Introductory discussions of galactic collisions sometimes seem to imply that the stars in each galaxy pass right through the other galaxy as if it weren't even there, because the stars are so infinitely small in comparison to the vast distances between them that collisions or even near-collisions of stars are rare or nonexistent. But even though stars might not collide with each other, each galaxy's gravity so strongly affects the motion of stars in the other galaxy that the colliding galaxies may tear each other to pieces, scattering stars in all directions in intergalactic space, only to fall back together, under the combined influence of their mutual gravity, to form a new galaxy.
As dramatic as such effects might be, they are minor compared to the most noticeable effect of galactic collisions. For galaxies contain not only stars, but also huge amounts of gas and dust, and as galaxies near or pass through each other, the gases can be strongly or even violently compressed, causing extraordinary episodes of star formation known as starbursts. The heat and radiation emitted by the vast numbers of stars formed in such bursts energize the gas and dust left over from their formation, blowing them violently outward in a "superwind" of stupendous energy and magnitude.
The images immediately below show a relatively minor example of the effects caused by the recent near passage of two nearby galaxies, M81 and M82. As you examine the images and read their captions, you will see that the violent events recorded by these images may be the latest, but are by no means the most important episode of stellar interactions between these two galaxies, and that their past and future contain cataclysmic events that dwarf their present activity.
M81 (left) and M82 (right), two nearby (only 12 million light years from us) galaxies in Ursa Major. Each is visible as a faint smudge in a small telescope, the larger and brighter M81 of course a bit more noticeably. The two galaxies are orbiting each other about once every hundred million years, probably as a result of a near-collision about six hundred million years in the past; and each time they pass by each other, they undergo episodes of star formation caused by their gravitational interaction. M81's bright spiral arms are the site of star formation, partially caused by density waves raised by the most recent passage of M82, and the central portion of M82 is undergoing a starburst -- an explosively rapid surge of star formation and death -- which is violently blowing huge amounts of gas and dust out of the galaxy, causing the fuzzy blurring near its center, and emitting huge amounts of radiation, all the way from the infrared, to the X-ray region. Each hundred-million year passage will probably bring the two galaxies closer together. At first, this will probably produce more and more extreme waves of star formation; but within a few billion years, the two galaxies should tear each other to pieces, and after a period of considerable chaos, merge into a new, brighter and larger galaxy.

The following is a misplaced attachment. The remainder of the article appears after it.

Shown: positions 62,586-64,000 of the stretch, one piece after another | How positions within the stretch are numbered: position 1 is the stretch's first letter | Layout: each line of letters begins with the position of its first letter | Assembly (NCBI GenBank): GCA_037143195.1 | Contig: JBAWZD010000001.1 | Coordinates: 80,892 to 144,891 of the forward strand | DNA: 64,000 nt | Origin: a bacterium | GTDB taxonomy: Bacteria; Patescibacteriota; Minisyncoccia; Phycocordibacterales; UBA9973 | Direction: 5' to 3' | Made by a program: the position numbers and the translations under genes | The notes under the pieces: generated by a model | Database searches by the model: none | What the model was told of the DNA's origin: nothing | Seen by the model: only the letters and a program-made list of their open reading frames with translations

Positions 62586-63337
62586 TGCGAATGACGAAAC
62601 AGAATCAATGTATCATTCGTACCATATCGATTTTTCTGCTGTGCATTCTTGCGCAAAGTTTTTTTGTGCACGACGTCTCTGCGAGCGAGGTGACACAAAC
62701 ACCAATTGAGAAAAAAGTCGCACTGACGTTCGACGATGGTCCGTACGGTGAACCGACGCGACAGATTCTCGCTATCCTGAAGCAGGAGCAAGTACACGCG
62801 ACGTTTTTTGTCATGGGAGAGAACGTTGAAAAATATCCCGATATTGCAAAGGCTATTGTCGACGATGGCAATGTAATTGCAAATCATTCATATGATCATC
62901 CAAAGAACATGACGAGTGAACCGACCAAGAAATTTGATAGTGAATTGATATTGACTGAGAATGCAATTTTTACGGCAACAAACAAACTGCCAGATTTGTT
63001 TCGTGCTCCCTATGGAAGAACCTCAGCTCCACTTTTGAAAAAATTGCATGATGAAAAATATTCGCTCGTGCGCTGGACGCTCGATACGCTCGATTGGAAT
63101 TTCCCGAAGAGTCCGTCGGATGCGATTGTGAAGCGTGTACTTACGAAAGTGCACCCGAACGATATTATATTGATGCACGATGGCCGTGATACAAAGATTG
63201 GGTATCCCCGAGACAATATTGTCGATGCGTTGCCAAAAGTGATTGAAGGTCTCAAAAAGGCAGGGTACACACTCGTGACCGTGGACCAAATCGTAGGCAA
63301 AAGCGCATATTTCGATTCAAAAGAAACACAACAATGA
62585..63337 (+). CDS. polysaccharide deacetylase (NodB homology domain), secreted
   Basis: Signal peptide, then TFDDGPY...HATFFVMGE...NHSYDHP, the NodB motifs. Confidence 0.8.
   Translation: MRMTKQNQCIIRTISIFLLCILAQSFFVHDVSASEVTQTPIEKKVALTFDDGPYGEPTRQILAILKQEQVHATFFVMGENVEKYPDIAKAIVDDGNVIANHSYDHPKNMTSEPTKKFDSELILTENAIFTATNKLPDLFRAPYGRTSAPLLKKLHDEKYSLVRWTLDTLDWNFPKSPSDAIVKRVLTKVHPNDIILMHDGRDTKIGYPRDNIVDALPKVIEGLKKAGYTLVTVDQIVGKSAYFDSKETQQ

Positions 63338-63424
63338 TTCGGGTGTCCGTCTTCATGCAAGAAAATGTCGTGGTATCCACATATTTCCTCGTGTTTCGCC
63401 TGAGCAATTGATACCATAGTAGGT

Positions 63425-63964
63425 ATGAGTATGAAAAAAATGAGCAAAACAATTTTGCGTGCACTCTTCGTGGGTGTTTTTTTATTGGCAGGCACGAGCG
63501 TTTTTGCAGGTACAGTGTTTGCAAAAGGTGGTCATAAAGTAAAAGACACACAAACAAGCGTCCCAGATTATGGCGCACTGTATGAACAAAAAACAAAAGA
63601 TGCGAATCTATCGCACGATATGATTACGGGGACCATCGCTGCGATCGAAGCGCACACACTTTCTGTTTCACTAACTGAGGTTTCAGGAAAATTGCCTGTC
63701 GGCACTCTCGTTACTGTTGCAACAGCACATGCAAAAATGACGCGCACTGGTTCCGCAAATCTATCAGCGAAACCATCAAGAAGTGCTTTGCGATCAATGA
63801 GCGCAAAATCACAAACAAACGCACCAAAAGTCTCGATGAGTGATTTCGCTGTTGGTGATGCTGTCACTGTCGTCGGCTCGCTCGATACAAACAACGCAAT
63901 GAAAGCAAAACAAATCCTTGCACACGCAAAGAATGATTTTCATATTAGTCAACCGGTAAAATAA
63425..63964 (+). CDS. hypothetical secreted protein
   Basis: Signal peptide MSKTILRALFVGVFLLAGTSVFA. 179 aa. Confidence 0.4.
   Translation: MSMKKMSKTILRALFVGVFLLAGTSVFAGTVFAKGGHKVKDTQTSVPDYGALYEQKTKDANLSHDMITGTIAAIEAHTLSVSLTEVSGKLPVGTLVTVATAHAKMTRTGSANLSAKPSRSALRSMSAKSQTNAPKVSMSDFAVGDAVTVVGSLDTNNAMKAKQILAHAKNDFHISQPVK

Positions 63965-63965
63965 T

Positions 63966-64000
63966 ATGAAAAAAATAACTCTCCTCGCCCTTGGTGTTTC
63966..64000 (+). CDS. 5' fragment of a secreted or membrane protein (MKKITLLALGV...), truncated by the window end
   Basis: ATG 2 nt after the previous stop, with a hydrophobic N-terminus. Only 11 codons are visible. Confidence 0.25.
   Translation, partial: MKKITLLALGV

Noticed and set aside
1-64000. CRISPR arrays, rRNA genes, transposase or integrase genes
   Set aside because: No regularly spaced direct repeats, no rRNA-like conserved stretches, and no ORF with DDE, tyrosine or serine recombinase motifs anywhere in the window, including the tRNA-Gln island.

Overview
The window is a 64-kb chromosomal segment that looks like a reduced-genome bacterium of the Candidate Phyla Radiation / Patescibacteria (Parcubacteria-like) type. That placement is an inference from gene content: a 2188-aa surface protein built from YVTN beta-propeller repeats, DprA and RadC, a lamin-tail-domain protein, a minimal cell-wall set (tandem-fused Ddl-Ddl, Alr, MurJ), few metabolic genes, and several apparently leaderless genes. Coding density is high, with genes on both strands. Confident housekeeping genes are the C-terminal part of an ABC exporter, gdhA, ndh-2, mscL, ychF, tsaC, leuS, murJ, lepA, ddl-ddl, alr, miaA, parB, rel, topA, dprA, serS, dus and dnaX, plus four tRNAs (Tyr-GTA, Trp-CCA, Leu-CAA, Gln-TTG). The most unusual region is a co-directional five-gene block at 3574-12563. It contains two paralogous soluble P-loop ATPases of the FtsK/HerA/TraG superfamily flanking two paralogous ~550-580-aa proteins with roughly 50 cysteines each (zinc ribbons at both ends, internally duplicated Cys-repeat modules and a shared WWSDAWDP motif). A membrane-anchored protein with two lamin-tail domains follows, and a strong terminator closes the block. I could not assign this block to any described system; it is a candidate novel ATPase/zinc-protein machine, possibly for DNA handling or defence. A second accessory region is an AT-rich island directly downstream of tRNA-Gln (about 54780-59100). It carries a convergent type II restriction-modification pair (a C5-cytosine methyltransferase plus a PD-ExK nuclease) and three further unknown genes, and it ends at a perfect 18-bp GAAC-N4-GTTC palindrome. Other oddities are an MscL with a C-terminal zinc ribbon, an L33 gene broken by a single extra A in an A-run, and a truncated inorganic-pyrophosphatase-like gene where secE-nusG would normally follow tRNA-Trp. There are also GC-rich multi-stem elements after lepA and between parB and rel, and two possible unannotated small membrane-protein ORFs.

As an aside, it is interesting to compare this image, in which H-alpha images which emphasize the emissions from hydrogen gas were combined with visible-light images, with a very similar (apod000209)
image, which did not enhance the hydrogen emissions. As discussed in False Colors in Astronomical Photographs
, the more interesting an image looks, the more work had to be done to make it look that way, and the less likely it is that it looks like "the real thing". (Johannes Schedler (Panther Observatory), apod060415)
A closer look at M81 highlights the numerous hot, bright blue young stars which are lighting up the glowing clouds of hydrogen gas in its spiral arms. (Image Credit ESA and the Hubble Heritage Team (STScI/AURA), NASA)